Students today are increasingly dependent on their devices and other IT sources to help them succeed in their academic studies; lectures and course notes are available via portals, whilst many universities and colleges now insist on online submission of assignments. As a result, these establishments must ensure the security of the various systems they run, protecting students’ ability to access the resources they need, as well as their intellectual property and sensitive data.
Universities continue to be a target for hackers, be they external actors or malicious insiders; a recent analysis of cyber attacks against universities and colleges discovered that staff or students could often be responsible, rather than organised crime and hacking groups. The report stated that attacks seem to increase when students are more active on the university networks during term time and the working day.
However, although some of these attacks may have originated from students, it may not always be the case; the data could simply mean that many students are logging on with their own devices which have been compromised. Similarly, the fact that the attacks are focused on temporary disruption – such as Distributed Denial of Service (DdoS) – rather than exploitation of destructive malware and ransomware, does suggest the motivations are more likely to be for entertainment, or perhaps fraud, rather than direct damage or extortion. Lastly, it could even be third parties using compromised university resources as a cover to launch attacks against somebody else. This would not only disrupt IT systems and cause problems for anyone trying to log in, but would also reflect badly on the university.
A widespread problem
These issues are not just restricted to the UK. Universities and educational establishments worldwide are implementing a range of solutions to ensure students can access their resources. In the UK, constant access to resources is expected, as students become increasingly aware of the cost of university education and want to make the most of their time there. An interruption in service at a critical time – just before exams, for example – will not be welcome.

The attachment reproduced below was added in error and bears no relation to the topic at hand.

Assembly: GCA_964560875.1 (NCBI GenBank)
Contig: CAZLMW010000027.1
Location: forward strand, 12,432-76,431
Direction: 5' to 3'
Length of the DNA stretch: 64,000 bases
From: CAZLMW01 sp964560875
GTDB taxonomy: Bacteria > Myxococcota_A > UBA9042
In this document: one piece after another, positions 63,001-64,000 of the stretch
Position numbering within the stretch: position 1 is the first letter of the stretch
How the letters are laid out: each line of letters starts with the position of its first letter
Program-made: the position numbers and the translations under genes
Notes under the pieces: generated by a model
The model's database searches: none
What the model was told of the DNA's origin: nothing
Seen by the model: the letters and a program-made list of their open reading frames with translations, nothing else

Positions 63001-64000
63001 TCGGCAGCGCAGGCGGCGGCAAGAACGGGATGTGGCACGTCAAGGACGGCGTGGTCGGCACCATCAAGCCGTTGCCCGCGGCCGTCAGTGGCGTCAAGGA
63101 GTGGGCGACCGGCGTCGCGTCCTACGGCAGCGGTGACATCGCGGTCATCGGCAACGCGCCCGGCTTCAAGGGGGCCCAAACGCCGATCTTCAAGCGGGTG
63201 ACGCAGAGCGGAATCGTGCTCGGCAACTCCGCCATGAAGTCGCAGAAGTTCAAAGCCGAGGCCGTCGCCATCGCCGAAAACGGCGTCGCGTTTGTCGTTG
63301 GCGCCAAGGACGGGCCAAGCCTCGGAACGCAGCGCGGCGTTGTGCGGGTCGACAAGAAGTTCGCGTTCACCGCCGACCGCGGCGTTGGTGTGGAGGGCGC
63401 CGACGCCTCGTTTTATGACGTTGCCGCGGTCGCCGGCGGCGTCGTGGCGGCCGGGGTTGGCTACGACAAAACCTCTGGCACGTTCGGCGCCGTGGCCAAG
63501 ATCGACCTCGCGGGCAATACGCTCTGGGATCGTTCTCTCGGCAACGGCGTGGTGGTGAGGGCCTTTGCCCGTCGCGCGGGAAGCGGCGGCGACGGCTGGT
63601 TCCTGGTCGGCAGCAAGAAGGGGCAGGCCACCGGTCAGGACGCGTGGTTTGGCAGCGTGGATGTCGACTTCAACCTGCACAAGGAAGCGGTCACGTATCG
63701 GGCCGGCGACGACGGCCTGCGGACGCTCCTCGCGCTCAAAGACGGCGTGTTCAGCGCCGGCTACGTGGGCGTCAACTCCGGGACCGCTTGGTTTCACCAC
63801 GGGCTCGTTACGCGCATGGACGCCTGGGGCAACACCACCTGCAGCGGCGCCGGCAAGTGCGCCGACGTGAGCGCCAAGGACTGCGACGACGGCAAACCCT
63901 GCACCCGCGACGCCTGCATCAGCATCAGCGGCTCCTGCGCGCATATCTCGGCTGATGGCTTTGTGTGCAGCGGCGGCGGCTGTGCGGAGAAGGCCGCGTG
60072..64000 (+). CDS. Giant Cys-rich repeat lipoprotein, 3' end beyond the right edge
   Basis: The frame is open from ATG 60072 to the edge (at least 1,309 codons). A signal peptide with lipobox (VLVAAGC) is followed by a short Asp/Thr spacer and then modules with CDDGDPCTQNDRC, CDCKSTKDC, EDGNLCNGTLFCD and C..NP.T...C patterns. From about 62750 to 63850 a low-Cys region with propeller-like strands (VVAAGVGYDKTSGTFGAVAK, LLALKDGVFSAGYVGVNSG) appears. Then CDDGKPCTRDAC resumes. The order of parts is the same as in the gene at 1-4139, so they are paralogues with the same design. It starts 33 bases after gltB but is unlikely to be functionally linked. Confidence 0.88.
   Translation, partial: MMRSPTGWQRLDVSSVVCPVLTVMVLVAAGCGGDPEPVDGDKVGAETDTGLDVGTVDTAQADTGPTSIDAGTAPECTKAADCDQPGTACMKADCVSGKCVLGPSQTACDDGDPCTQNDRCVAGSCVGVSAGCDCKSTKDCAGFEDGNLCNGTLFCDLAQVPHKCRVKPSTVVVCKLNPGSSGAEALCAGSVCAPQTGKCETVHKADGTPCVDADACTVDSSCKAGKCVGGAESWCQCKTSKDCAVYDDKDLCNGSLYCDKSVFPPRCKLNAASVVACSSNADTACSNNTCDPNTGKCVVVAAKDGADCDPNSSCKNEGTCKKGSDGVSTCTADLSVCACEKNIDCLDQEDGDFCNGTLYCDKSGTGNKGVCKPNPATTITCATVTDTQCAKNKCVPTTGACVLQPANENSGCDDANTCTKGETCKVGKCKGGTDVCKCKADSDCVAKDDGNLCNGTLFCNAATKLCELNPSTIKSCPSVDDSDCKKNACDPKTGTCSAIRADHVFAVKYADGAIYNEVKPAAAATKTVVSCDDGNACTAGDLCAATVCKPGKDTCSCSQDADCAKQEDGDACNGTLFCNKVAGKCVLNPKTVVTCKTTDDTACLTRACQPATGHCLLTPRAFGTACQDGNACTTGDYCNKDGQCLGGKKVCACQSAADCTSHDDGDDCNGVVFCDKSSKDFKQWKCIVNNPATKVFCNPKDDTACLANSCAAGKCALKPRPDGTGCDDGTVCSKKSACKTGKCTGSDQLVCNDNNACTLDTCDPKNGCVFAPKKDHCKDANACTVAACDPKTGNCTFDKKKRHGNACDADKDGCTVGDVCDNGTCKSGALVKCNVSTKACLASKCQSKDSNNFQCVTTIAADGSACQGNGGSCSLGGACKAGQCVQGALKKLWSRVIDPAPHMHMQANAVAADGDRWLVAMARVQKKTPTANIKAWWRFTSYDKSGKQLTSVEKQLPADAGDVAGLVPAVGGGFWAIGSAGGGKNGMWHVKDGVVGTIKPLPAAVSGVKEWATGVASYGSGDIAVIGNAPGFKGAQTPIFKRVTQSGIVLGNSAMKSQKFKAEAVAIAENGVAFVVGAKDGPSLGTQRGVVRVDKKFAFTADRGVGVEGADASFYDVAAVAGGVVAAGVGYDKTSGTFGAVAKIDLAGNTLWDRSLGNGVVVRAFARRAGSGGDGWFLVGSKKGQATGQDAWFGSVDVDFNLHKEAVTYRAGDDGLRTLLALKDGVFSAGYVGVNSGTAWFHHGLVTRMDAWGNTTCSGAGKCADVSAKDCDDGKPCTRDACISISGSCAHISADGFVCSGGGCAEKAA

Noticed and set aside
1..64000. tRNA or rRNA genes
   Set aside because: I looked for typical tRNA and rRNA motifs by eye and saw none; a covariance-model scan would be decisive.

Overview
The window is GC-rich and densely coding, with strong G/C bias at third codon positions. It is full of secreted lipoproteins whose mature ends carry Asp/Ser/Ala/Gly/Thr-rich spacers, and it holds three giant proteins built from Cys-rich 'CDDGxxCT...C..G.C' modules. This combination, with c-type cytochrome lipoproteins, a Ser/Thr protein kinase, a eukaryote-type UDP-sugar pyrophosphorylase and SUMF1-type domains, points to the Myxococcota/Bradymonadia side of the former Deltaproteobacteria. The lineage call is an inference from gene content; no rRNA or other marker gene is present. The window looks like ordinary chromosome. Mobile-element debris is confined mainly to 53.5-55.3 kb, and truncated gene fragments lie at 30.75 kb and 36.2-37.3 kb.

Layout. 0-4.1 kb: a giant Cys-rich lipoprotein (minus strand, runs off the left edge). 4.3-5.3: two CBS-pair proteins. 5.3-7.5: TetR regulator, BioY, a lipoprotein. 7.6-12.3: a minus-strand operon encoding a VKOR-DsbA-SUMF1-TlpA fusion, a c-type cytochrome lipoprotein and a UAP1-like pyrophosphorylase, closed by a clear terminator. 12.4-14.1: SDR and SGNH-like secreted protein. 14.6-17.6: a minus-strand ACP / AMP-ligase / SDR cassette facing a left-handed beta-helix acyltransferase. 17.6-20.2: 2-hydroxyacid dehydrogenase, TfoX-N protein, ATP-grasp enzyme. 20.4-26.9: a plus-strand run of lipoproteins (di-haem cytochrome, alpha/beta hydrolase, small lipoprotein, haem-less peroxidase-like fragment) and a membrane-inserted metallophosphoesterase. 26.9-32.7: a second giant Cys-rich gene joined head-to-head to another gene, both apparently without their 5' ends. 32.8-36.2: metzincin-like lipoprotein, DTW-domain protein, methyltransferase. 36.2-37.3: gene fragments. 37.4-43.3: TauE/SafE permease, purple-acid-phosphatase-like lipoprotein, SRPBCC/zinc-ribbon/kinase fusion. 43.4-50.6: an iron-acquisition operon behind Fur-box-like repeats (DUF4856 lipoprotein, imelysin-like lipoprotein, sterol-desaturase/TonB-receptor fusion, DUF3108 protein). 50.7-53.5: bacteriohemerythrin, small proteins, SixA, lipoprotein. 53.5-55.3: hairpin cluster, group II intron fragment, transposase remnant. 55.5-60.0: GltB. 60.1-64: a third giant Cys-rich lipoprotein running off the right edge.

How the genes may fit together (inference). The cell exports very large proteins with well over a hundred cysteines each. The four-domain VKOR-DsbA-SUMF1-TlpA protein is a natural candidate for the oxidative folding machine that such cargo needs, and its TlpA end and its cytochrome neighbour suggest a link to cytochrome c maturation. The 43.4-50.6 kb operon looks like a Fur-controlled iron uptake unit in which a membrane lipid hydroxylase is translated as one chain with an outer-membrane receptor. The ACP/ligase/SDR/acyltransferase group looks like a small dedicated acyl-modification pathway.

This always-online culture has created new security challenges for universities, schools and colleges, requiring innovative strategies based on a perimeter-less, zero-trust approach. This security model moves on from the old school of thought that only devices or users connecting on-campus, or within the university network, should be trusted. Given that the threat can often come from ‘within’, we can no longer rely on the idea of defined network perimeter and virtual private networks (VPNs) to keep data safe.
It needs to be made known that the efforts are purely intended to secure students, rather than letting it be misconstrued as monitoring their activities
A central tenet of zero-trust security is that only trusted users and devices can access sensitive and restricted files and applications, irrespective of where the access request is coming from. So, authenticated students logging in remotely would be treated the same as a member of staff logging in from their office.